The next and (presumably) final piece of add-on content for "Grand Theft Auto 4" is coming at the end of October. "Grand Theft Auto: The Ballad of Gay Tony" gives players a widely different point of view on Liberty City, revealing the glitzy high life, as opposed to the grime of "GTA 4" and "The Lost and the Damned." The episode will be available as downloadable content over Xbox Live, or folks can buy "GTA: Episodes from Liberty City" as a disc, which includes the content from "The Ballad of Gay Tony" and "The Lost and the Damned" (but not the content from "Grand Theft Auto 4").
"The Ballad of Gay Tony" places you in the role of Luis Lopez, someone who has appeared as a relatively minor character in "GTA 4" and "Lost and the Damned." If you were looking out for him, you'd recall that he was heavily involved in the botched diamond exchange that sets up the climax of those two games, and his machine gun intervention during the museum hand-off brought all three protagonists together in one place.
Luis is the second-hand man to Anthony "Gay Tony" Prince, a successful night club owner. It's through "Gay Tony" that the game takes its tone, with a rainbow aesthetic for the menus and an outlandish storyline. Many of the characters that Luis interacts with are Liberty City's elite, so you're dealing with insane billionaires…often a dangerous and entertaining combo.
What It's Doing Right
Embracing the Unreal
In a lot of ways, "The Ballad of Gay Tony" returns GTA to the heady days of "San Andreas," when players weren't fettered by reality. In that game, hopping into a harrier jet, blasting apart a battleship and then escaping on a jetpack was almost run-of-the-mill. "Gay Tony" doesn't take things that far, but there are a lot of consolations to the previously grounded world of Liberty City.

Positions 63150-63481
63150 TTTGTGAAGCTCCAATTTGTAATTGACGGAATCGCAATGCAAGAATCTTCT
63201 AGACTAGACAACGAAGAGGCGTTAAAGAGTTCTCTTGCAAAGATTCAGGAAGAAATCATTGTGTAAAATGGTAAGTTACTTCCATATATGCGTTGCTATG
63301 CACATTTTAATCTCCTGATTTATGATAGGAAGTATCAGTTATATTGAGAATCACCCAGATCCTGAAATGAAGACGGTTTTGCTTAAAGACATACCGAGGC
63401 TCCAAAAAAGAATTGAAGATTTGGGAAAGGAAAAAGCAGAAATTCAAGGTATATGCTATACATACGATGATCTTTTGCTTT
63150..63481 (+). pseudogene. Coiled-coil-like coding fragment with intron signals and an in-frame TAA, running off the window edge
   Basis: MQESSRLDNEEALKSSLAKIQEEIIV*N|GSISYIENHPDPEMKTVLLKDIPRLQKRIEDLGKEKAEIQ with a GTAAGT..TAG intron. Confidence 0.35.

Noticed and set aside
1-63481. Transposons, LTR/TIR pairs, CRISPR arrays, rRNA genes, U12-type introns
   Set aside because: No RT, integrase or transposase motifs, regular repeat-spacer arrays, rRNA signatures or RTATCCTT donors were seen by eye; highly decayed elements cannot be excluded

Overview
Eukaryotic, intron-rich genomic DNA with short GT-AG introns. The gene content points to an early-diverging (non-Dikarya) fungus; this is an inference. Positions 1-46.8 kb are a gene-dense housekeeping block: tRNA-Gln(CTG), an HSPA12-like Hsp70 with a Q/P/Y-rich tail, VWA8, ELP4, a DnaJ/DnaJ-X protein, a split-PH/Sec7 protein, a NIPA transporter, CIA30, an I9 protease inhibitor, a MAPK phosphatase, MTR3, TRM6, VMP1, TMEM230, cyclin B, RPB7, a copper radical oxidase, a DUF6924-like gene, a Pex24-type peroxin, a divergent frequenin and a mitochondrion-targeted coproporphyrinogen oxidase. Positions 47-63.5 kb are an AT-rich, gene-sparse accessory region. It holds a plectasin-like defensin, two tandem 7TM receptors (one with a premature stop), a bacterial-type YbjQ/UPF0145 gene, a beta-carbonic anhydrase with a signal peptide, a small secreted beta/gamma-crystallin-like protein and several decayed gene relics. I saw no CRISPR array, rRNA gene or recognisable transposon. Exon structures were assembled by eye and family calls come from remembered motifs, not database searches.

One of the biggest consolations: the return of parachutes. You can now get in a helicopter, fly to the tops of skyscrapers, and bail out. You'll freefall for a while, but at any time you can pull the cord on your chute and glide safely to the ground. There are actually a bunch of "Pilotwings"-esque challenges to complete, using the parachute, where you'll have to glide through rings or land in specific locations. Rockstar also increased the vertical height from "GTA 4," so you can now fly even higher, giving yourself more time before you go splat.
"The Lost and the Damned" added a bunch of new motorcycles. For "Gay Tony" the focus seems to have been on sports cars and helicopters. Super high end sports cars play into the ritzy lifestyle of Gay Tony's associates, while the helicopters add new, destructive means to the game. One chopper in particular is a lighter, more maneuverable attack helicopter, loaded with missiles and machine guns. It definitely outdoes the Blackhawk-styled attack chopper in "GTA 4."
What It's Doing Wrong
Color Blind Issues
This is something I'm really hoping will be fixed in the final release. The game's new color scheme, which runs throughout the menus and UI, is heavy on pinks and purples. The circular GPS radar on the lower left of the screen, for example, uses pink as the direction line to show you where you should drive. I'm color blind (see if you are too!), and the line was just about invisible to me.
Seriously, when I was demoing the game I had no idea where to go on a mission, as the GPS just blended into itself. I realize that I'm in the minority, but with 10% of all males suffering from color blindness, I'm really hoping it'll be something that gets fixed for the final release. All that would be required is an option to use the original "GTA 4" palate for the GPS.
"Grand Theft Auto: The Ballad of Gay Tony" appears to be on par with "The Lost and the Damned" from a quality standpoint, with the usual Rockstar attention paid to story and presentation. The new vehicles, addition of parachutes and lighter tone definitely give the game its own vibe, though, and I'm definitely looking forward to seeing out the Liberty City epic wraps up. Emphasis on seeing. Ahem, I'm color blind. Fix that, please.